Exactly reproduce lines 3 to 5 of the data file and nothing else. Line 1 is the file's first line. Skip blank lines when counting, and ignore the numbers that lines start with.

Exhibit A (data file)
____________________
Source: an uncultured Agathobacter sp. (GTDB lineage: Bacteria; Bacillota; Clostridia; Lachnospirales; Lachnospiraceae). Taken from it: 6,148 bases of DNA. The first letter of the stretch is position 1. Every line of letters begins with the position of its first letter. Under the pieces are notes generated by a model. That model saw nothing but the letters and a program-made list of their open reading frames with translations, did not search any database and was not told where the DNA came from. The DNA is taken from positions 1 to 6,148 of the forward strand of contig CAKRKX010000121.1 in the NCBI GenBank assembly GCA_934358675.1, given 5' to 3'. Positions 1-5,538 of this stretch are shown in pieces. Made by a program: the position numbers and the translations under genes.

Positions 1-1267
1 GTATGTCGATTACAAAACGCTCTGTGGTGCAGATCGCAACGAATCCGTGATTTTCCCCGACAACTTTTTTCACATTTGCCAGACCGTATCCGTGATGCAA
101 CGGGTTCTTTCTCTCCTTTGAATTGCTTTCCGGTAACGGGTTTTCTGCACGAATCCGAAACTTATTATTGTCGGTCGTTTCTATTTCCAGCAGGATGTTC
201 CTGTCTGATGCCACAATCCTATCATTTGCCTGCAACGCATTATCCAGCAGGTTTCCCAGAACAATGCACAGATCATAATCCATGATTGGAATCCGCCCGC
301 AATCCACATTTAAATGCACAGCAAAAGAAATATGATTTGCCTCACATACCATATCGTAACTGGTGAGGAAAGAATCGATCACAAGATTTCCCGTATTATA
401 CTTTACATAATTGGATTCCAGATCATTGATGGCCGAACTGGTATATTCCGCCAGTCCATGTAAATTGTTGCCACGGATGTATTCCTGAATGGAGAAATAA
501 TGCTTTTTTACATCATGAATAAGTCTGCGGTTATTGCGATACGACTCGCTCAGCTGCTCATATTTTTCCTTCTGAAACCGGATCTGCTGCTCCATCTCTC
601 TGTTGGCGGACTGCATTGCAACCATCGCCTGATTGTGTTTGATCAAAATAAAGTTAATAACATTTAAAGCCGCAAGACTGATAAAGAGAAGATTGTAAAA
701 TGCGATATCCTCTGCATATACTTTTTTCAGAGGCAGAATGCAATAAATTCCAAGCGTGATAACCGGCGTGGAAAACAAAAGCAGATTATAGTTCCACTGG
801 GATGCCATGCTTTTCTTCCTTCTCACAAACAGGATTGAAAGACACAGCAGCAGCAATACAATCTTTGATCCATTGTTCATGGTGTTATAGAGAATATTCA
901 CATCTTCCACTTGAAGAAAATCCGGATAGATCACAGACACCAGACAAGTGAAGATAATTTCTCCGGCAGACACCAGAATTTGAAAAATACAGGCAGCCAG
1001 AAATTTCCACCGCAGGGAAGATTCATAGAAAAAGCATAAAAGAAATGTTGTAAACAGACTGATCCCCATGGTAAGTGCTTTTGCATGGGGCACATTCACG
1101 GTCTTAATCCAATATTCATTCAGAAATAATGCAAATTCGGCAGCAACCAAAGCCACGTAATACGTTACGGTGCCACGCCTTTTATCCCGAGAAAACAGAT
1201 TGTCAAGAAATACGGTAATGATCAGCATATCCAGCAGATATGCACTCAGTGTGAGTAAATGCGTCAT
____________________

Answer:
1 GTATGTCGATTACAAAACGCTCTGTGGTGCAGATCGCAACGAATCCGTGATTTTCCCCGACAACTTTTTTCACATTTGCCAGACCGTATCCGTGATGCAA
101 CGGGTTCTTTCTCTCCTTTGAATTGCTTTCCGGTAACGGGTTTTCTGCACGAATCCGAAACTTATTATTGTCGGTCGTTTCTATTTCCAGCAGGATGTTC
201 CTGTCTGATGCCACAATCCTATCATTTGCCTGCAACGCATTATCCAGCAGGTTTCCCAGAACAATGCACAGATCATAATCCATGATTGGAATCCGCCCGC